In the Diocese of Los Angeles, Ontario parish dedicates ‘Rebecca’s Garden’ as community resource for rest, contemplation

By Pat McCaughan
Posted Nov 11, 2021

Members and guests of Christ Church, Ontario, walk the labyrinth in the congregation’s newly dedicated Rebecca’s Garden on Nov. 6. Photo: Keith Yamamoto

[Diocese of Los Angeles] About 75 people celebrated the grand opening of Rebecca’s Garden Nov. 6 at Christ Episcopal Church in Ontario, a contemplative space for community and healing created entirely by parishioners, according to the Rev. Gianluigi Gugliermetto, rector.

Following an organ and harp concert dedicated to the memory of longtime church organist Rebecca Rollins, for whom the garden is named, attendees flowed along a network of paths amid the rich melody of a Native American flute, “to consecrate the space with our presence and our stories,” he said.

Garden stories from the Sikh, Muslim, pagan and Christian traditions were offered while butterflies and bees flitted amongst the garden’s olive trees, lush Mexican bush sage, orange pyracantha, bright California fuchsia, and English and Spanish lavender plants.

Benches and a Tohono O’odham Native American-inspired stone labyrinth offer space for rest, refreshment and contemplation, part of an expansive vision begun in early 2019 to open the campus to its neighbors, offer space for composting, and for planting vegetables for local food banks. Eventually, Gugliermetto hopes to offer other features, including a café service, a healing herb garden and docent-led educational tours for children.

Work on the garden continued throughout the pandemic, and its completion was made possible through generous grants from the Episcopal Diocese of Los Angeles and other sources. The garden joins Christ Church’s Center for Spirituality at Ontario in offering opportunities for deepening spiritual connection and theological reflection, he said.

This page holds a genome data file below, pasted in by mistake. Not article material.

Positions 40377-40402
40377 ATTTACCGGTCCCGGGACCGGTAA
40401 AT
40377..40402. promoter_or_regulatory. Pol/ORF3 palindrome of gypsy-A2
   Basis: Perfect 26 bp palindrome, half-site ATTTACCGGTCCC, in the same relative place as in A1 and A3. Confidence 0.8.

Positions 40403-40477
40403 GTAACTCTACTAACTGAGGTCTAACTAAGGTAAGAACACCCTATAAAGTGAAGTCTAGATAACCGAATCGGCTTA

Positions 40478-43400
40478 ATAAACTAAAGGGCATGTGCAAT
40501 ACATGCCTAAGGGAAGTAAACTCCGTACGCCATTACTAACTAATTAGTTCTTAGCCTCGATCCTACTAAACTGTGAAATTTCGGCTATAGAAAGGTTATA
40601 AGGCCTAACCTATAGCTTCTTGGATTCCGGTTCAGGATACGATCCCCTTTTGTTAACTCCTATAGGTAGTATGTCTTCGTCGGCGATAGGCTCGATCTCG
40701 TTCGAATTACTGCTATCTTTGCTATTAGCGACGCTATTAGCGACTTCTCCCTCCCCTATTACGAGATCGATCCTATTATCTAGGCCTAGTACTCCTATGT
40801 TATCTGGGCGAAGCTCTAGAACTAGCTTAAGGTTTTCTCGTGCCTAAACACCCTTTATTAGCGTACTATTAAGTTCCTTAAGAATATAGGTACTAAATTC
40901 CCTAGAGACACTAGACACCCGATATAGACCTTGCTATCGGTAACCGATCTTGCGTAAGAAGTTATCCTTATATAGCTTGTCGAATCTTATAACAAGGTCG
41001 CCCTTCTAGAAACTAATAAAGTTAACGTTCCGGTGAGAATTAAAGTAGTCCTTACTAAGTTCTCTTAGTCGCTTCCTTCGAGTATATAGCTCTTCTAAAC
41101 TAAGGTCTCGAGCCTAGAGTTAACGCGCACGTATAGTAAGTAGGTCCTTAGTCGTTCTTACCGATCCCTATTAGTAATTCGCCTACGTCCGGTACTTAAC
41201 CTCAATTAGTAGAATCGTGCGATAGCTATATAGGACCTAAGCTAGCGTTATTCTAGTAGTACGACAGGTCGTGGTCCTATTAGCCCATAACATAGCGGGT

“The idea is these three entities—the parish, the center and the garden – are like a trinity, interacting with each other,” said Gugliermetto. “So, the parish keeps its Anglo-catholic tradition, the intellectual aspect works in the center … and the garden is the physical place in which people can meet.”

The garden is envisioned as a gift to the community, where visitors “can find this atmosphere of beauty, contemplation, silence, can have a cup of coffee, if they want, and maybe find somebody to have a chat,” he said. “And if the conversation goes any deeper, it can be a way to show that the way we think about Christianity is … about being accepting, about being welcoming … and not about pushing doctrine in the face of people, because that has nothing to do with who you really are.”

The center – recently renamed Spirit, Earth, Action – offers yoga practice, silent retreats, and online workshops, including an upcoming Nov. 20, 2021 event (Zoom link here) focused on what it means to work at communal projects while belonging to different religions. The workshop will be led by Richard Rose, department chair and program director for the Ecumenical Center for Black Church Studies at the University of La Verne.

Rebecca Rollins

The garden was named for Rollins, a recitalist and professor emerita of Saddleback College, who initially dreamed of transforming a desolate back lot into a lush garden, recalled Ashanti Smalls, a landscape architect and longtime church member. He helped design the project along with Patricia Reyes-Cappelli and the church’s garden committee members.

“I worked with Rebecca when we first started,” Smalls recalled after the celebration. “She inspired me to go to Cal Poly Pomona and get my graduate degree in landscape architecture.”